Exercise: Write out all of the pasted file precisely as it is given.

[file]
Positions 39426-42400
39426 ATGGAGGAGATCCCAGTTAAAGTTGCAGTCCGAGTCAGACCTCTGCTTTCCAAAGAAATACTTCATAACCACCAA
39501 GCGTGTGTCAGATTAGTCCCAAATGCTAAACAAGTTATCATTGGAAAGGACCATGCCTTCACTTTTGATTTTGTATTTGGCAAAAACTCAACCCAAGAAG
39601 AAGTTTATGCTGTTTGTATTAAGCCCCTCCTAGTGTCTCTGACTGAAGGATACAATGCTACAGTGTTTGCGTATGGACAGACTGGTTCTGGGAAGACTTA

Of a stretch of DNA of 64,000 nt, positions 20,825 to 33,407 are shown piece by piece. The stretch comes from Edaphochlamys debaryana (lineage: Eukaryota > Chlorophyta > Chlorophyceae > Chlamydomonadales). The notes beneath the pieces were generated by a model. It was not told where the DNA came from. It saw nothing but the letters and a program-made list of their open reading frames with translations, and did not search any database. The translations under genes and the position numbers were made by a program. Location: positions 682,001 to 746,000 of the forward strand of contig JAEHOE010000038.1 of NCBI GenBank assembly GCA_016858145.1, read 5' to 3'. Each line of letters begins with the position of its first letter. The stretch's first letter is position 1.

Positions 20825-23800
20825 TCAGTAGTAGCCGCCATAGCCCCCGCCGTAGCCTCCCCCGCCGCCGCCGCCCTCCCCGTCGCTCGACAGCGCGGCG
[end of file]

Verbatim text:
Positions 39426-42400
39426 ATGGAGGAGATCCCAGTTAAAGTTGCAGTCCGAGTCAGACCTCTGCTTTCCAAAGAAATACTTCATAACCACCAA
39501 GCGTGTGTCAGATTAGTCCCAAATGCTAAACAAGTTATCATTGGAAAGGACCATGCCTTCACTTTTGATTTTGTATTTGGCAAAAACTCAACCCAAGAAG
39601 AAGTTTATGCTGTTTGTATTAAGCCCCTCCTAGTGTCTCTGACTGAAGGATACAATGCTACAGTGTTTGCGTATGGACAGACTGGTTCTGGGAAGACTTA

Of a stretch of DNA of 64,000 nt, positions 20,825 to 33,407 are shown piece by piece. The stretch comes from Edaphochlamys debaryana (lineage: Eukaryota > Chlorophyta > Chlorophyceae > Chlamydomonadales). The notes beneath the pieces were generated by a model. It was not told where the DNA came from. It saw nothing but the letters and a program-made list of their open reading frames with translations, and did not search any database. The translations under genes and the position numbers were made by a program. Location: positions 682,001 to 746,000 of the forward strand of contig JAEHOE010000038.1 of NCBI GenBank assembly GCA_016858145.1, read 5' to 3'. Each line of letters begins with the position of its first letter. The stretch's first letter is position 1.

Positions 20825-23800
20825 TCAGTAGTAGCCGCCATAGCCCCCGCCGTAGCCTCCCCCGCCGCCGCCGCCCTCCCCGTCGCTCGACAGCGCGGCG